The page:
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<nettime> Imaginary Futures -- A presentation by Richard Barbrook
Murphy on Wed, 20 Apr 2005 21:11:00 +0200 (CEST)


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<nettime> Imaginary Futures -- A presentation by Richard Barbrook


Saturday April 23
The Thing at Postmasters
459 West 19th Street
6:30pm

'Imaginary Futures.'
A presentation by Richard Barbrook

Respondent: Trebor Scholz


In the modern world, our understanding of the present is often shaped by
sci-fi fantasies about what is to come.
Ironically, the most influential of these visions of the future are
already decades old. We are already living in the times when they were
supposed to have come true. In his presentations, Richard Barbrook will
analyze the origins and evolution of three imaginary futures: artificial
intelligence; the information society; and the gift culture. By showing
that the future is what it used to be, he will argue that it is time for
us to invent new futures.

Dr. Richard Barbrook was educated at Cambridge, Essex and Kent
universities. During the early-1980s, he was involved in pirate and
community radio broadcasting. He helped to set up Spectrum Radio, a
multi-lingual station operating in London, and published extensively on
radio issues. In the late-1980s and early-1990s, Richard worked for a
research institute at the University of Westminster on media regulation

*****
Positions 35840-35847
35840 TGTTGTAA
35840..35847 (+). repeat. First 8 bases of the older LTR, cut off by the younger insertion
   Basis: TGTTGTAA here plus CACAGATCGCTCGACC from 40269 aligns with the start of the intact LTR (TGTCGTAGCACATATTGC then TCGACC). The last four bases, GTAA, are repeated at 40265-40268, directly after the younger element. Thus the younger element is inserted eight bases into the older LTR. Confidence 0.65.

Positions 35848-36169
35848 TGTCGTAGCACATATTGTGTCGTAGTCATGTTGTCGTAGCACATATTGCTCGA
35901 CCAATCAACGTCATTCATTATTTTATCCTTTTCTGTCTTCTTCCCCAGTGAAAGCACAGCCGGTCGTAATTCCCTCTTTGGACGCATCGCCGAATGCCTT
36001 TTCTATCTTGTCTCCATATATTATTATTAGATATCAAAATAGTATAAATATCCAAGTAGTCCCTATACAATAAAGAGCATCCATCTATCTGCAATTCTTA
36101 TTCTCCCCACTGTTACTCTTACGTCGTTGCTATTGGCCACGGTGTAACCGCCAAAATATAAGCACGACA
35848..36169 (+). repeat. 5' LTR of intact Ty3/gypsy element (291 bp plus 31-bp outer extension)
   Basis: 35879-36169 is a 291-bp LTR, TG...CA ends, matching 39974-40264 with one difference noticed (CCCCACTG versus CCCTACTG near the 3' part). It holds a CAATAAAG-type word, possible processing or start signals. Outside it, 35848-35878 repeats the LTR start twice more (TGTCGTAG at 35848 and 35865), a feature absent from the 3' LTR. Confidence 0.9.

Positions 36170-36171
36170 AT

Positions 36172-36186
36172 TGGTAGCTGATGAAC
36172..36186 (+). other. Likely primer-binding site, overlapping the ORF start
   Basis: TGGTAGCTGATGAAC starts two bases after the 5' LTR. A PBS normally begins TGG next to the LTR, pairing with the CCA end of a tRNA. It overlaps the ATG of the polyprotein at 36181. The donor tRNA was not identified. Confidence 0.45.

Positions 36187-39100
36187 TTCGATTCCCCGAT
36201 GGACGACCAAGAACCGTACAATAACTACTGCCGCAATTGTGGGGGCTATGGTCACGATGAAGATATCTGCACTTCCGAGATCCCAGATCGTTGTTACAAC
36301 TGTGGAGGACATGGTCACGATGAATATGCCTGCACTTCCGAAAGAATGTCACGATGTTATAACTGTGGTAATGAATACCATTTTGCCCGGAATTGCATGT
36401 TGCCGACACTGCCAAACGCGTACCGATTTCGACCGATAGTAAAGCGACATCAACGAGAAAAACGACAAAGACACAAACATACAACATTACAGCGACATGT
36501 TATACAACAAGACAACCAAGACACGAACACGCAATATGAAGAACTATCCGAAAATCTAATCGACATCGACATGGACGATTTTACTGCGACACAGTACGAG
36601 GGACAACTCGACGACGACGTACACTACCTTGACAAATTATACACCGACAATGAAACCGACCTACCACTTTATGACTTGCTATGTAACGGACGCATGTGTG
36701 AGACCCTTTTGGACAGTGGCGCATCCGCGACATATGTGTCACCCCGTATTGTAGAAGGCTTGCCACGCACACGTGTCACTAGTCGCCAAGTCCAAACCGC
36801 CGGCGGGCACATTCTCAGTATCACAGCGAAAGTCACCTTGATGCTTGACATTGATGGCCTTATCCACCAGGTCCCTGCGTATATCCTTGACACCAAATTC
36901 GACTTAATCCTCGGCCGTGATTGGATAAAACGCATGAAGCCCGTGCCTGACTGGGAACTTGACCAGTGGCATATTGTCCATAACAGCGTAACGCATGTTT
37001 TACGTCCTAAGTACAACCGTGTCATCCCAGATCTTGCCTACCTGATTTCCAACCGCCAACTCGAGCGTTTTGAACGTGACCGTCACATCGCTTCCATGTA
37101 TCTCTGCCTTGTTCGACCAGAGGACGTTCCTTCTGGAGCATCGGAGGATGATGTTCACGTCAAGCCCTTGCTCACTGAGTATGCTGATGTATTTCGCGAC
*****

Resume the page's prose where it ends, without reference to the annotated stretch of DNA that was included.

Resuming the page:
within the EU. Some of this research was later published in 'Media
Freedom: the contradictions of communications in the age of
modernity' (Pluto Press, London 1995). Richard is currently
researcher-in-residence at the Institute for Distributed Creativity
(http://distributedcreativity.org).

Since the mid-1990s, Richard has been coordinator of the Hypermedia
Research Centre at the University of Westminster and is course leader of
its MA in Hypermedia Studies. In collaboration with Andy Cameron, he
wrote 'The Californian Ideology' which was a pioneering critique of the
neo-liberal politics of 'Wired' magazine. In the last few years, Richard
has written a series of articles exploring the impact of the sharing of
information over the Net, including 'The Hi-Tech Gift Economy' and
'Cyber-communism'. He is presently working on a book - 'Imaginary
Futures' =AD which is about how ideas from the 1960s and 1970s shape our
contemporary conception of the information society. A selection of
Richard's writings are available on the Hypermedia Research Center's
website. (http://www.hrc.wmin.ac.uk/)

Trebor Scholz is a New York-based media artist, writer and organizer.
He is professor at the Department of Media Study, SUNY at Buffalo and
founder of the Institute for Distributed Creativity.
http://molodiez.org


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